The Breed History
In ancient times, the early ancestral dogs of the Samoyed breed likely moved with migrating tribes from Iran through Mongolia to the Northwestern Siberian tundra. There they helped the Samoyede people in many ways, and were welcomed as family members into their nomadic dwellings. They were first brought to England in the late nineteenth century. The first dog was registered with AKC in 1906.
Breeding for Function
These dogs provided herding and guarding for the reindeer herds, and also were valued as close companions. They excelled as sled dogs in many of the early Arctic and Antarctic expeditions.
Height at Withers: female 19-21" (48-53 cm), male 21-23.5" (53-60 cm).
Weight: 50-65 lb (23-29.5 kg).
Coat: The double coat is profuse, heavy and very resistant to the elements. Males have a particularly well-developed lion's type ruff. The undercoat is soft, short and wooly while outer hairs are straight, stand out from the body and are glistening silvery-white. Some dogs have a creamy or biscuit color.
Longevity: 12 years
Points of Conformation: The head is wedge-shaped, broad and the muzzle is moderate in all aspects, with some tapering. The nose is usually black (also liver and brown) and large. A well-defined stop is present, and the black rimmed lips are characteristically slightly upturned resulting in what breeders term the "Samoyed smile". Ears have thick leather and stand erect, and are short and triangular, though rounded at the tips. Eyes and palpebral rims are darkly pigmented. Blue eyes disqualify. Almond shaped and deep set, widely spaced, the eyes slant up laterally. Strong in bone and musculature, the thorax is deep and ribs are well sprung. The topline is highest at withers and straight. They possess a moderate abdominal tuck up. The muscular neck is fairly short. Limbs are moderate in length and straight boned. The feet are large (hare-foot) with arched toes and thick pads, with thick hair between the toes. Some feathering on the feet is often present. The tail reaches the tarsus when held down, is profusely covered with hair, and when moving or alert, should be over the back and to one side. The proper gait is a trot, not a pace, and strides are quick and agile; springiness and speed are valued.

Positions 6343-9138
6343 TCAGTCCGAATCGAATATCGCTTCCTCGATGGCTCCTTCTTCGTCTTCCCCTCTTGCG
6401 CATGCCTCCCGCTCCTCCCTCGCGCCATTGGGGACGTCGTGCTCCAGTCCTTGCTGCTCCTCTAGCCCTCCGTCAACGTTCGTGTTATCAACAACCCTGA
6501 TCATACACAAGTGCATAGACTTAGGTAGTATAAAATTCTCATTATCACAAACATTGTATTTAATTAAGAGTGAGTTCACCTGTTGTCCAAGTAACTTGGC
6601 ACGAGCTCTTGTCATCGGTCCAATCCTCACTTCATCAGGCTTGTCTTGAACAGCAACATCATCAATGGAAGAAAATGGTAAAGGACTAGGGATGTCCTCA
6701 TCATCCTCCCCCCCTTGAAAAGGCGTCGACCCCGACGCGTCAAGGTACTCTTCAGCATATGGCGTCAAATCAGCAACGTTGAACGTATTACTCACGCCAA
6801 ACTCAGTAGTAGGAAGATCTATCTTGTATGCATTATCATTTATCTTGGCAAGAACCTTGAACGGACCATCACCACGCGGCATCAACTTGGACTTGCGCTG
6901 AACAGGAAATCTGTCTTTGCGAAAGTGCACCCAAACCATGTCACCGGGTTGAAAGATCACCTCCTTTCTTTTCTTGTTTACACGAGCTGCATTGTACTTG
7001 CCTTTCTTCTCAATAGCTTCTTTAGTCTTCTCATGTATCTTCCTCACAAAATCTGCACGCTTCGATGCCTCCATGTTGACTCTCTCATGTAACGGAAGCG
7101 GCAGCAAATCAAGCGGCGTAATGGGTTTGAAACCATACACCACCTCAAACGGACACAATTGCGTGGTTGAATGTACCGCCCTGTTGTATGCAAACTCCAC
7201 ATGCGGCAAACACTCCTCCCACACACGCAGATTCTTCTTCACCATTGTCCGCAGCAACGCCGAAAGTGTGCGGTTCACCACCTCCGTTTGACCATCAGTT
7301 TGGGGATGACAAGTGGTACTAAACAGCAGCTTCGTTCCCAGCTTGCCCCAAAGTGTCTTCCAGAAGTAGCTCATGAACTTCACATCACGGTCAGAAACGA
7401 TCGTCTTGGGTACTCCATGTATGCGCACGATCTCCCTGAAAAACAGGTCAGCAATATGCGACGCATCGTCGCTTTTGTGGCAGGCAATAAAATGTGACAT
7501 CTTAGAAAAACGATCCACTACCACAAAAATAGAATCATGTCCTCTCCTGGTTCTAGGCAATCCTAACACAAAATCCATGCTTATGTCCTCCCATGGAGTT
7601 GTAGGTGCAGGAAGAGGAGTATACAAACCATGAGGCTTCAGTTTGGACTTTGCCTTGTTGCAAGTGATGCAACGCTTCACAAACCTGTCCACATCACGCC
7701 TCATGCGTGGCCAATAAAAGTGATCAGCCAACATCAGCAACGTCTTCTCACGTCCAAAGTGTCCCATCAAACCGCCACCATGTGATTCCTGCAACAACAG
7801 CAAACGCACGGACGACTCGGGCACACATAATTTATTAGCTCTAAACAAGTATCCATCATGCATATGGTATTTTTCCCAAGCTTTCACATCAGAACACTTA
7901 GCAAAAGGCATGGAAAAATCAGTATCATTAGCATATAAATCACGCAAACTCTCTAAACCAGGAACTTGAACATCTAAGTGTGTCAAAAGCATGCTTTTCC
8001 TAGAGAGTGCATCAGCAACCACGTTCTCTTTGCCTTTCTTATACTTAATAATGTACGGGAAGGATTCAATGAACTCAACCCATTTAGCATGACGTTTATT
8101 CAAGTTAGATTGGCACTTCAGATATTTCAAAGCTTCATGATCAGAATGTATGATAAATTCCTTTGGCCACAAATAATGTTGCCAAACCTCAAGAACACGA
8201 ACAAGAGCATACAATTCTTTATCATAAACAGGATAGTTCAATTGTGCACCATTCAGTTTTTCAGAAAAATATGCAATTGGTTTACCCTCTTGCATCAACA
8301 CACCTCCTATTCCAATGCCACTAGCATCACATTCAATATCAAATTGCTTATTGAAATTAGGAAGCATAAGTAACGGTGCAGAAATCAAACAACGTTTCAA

Recognized Behavior Issues and Traits
Reported breed characteristics include: Loyal guardian of home and family, not argumentative with other dogs generally, require lots of exercise, playful, curious, high grooming needs, tend to pull on leash; need early obedience training, gentle and intelligent but with an independent streak. Good with children. Need close human companionship, tolerate weather extremes well, particularly the cold. If not mentally or physically active and challenged, or given adequate time with family, they may become destructive. They have a high pitched bark.
Normal Physiologic Variations
Samoyeds are overrepresented in the population of dogs with adverse reactions to potentiated sulfonamides. Clinical signs included hypersensitivity, thrombocytopenia and hepatopathy, and infrequently can include neutropenia, keratoconjunctivitis sicca, hemolytic anemia, arthropathy, uveitis, skin and mucocutaneous lesions, proteinuria, facial palsy, suspected meningitis, hypothyroidism, pancreatitis, facial edema, and pneumonitis.
Hip Dysplasia: Polygenically inherited trait causing degenerative joint disease and hip arthritis. OFA reports 11.1% affected. Dorn reports a 1.32x odds ratio versus other breeds. Reported at a frequency of 24% in the 1999 SCA Health Survey.
Patella Luxation: Polygenically inherited laxity of patellar ligaments, causing luxation, lameness, and later degenerative joint disease. Treat surgically if causing clinical signs. Reported at a high frequency by the OFA, but too few Samoyeds have been screened to determine an accurate frequency.